His ministry was, at first, somewhat arduous owing to the disturbed state, but his steady Christian labours were eventually crowned with success, and his influence felt, bringing about a more settled condition, as is shown by the work which followed. The first example of this, was the repairing and renovating of the Chapel, which was completed, in 1886, at a cost of £400. Re-opening sermons were preached by the Rev. Dr. Mackennal, B.D., Rev. Dr. Hannay, Rev. J. Calvert, and this cost was defrayed without leaving any debt.
The debt upon the school, which by interest had been advanced to £1,400 was a formidable item to attack ; but the whole of this sum has been raised, and was finally paid off in March, 1895. For this final and successful effort we are indebted to the generous help of old friends of Littlemoor, who came out bravely, supplemented by donations from a few who were not associated with us, and to whom we are ever grateful. We must not pass without a warm tribute of praise to the indefatigable ladies, who worked well and long to accomplish the object desired, and by their efforts raised by Sales of Work and Teas, the magnificent sum of £854. By the generosity of the late Robert Sheppard, who left a legacy of £600 for the purpose, a new Manse has been built, and the taking down of the old one made it necessary to provide a Vestry, making a more convenient arrangement, and improving the appearance of the Chapel grounds. Beyond these material advances, we must not lose sight of the higher work which marks the 12 years’ ministry of Mr. Parker. He has diffused amongst his hearers, perhaps in some cases against their will, a healthy and manly spiritual feeling, which has had no small influence in binding the workers together. His honest outspoken opinions have, to a large degree, eradicated the sentimentalism, which is such a serious hindrance to true Christianity. His work has been varied, and his attention especially given to the young, to whom he has always been a close friend. Amongst other work, may be mentioned the “The Christian Endeavour Society”, “Young People’s Guild”, “Sunday School Work”. “Children’s Bible Classes” and “Catechumen Classes”. A special feature is the Popular Services which he inaugurated, and which have been a marked success.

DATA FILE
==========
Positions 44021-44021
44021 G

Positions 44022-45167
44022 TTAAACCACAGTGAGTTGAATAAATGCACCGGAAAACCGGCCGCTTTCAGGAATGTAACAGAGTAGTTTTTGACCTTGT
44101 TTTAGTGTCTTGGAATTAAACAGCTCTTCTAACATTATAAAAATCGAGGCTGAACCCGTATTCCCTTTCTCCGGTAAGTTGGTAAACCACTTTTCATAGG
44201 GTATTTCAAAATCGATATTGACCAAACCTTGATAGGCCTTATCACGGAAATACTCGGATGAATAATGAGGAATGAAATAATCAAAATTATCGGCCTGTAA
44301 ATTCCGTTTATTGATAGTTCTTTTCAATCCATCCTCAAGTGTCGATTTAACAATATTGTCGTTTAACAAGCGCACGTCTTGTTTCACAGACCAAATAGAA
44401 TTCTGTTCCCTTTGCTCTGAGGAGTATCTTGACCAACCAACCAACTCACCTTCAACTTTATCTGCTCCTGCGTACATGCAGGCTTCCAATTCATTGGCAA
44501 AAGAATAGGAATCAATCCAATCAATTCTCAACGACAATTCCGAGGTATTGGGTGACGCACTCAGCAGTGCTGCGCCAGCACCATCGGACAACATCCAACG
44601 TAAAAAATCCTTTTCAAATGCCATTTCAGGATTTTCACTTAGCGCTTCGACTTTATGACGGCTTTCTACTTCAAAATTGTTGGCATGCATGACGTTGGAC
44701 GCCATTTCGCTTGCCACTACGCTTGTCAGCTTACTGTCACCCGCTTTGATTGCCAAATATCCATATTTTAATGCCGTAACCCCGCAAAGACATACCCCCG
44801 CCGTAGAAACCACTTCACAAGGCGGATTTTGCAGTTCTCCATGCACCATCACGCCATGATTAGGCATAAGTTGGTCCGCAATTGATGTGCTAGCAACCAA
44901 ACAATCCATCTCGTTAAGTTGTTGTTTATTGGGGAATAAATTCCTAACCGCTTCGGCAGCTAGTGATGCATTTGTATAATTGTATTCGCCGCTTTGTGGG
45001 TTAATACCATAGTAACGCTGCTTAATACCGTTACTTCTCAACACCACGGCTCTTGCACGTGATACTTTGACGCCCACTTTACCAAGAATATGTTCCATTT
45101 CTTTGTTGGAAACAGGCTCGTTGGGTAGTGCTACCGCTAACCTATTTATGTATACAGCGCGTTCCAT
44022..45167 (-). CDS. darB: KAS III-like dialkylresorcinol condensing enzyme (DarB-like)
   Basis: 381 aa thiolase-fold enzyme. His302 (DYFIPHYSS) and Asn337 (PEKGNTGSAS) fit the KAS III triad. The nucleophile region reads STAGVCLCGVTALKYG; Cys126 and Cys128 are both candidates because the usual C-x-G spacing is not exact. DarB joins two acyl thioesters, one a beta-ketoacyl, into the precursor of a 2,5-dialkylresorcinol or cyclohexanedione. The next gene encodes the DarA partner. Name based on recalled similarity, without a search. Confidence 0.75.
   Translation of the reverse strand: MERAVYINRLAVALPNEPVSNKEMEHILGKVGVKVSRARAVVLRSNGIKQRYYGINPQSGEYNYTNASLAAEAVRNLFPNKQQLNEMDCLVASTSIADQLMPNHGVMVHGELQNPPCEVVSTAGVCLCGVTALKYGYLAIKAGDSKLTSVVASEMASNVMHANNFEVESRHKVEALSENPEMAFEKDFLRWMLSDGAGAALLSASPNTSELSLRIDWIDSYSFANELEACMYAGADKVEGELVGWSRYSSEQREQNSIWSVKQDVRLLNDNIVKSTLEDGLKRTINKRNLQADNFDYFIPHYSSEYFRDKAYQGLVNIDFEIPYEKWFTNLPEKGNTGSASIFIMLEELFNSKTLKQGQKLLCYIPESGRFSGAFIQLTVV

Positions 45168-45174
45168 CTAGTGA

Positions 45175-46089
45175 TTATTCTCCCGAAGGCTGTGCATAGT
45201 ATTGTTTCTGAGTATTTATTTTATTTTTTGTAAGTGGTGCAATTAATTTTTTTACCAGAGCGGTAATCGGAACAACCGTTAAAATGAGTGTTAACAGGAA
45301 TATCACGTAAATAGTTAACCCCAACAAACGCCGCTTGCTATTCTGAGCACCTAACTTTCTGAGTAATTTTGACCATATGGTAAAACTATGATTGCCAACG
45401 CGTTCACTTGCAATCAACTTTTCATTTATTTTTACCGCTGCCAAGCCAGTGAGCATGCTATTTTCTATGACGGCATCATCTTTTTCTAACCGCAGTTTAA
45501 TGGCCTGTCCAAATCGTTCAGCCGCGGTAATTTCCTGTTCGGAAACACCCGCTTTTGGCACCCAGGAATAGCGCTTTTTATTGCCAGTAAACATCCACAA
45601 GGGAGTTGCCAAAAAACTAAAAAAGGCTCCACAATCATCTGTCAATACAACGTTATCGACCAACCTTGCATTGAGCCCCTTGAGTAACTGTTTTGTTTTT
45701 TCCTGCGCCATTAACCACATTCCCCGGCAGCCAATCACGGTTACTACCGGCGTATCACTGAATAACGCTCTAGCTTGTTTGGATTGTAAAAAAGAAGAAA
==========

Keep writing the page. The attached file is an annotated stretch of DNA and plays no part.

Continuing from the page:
Looking back upon the work of the last 12 years, we are compelled to thank God for what we have been enabled to accomplish, and to take heart, and continue in the good fight, being assured that the Divine Blessing will be given upon our earnest endeavours.
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Last updated: 23 July 2023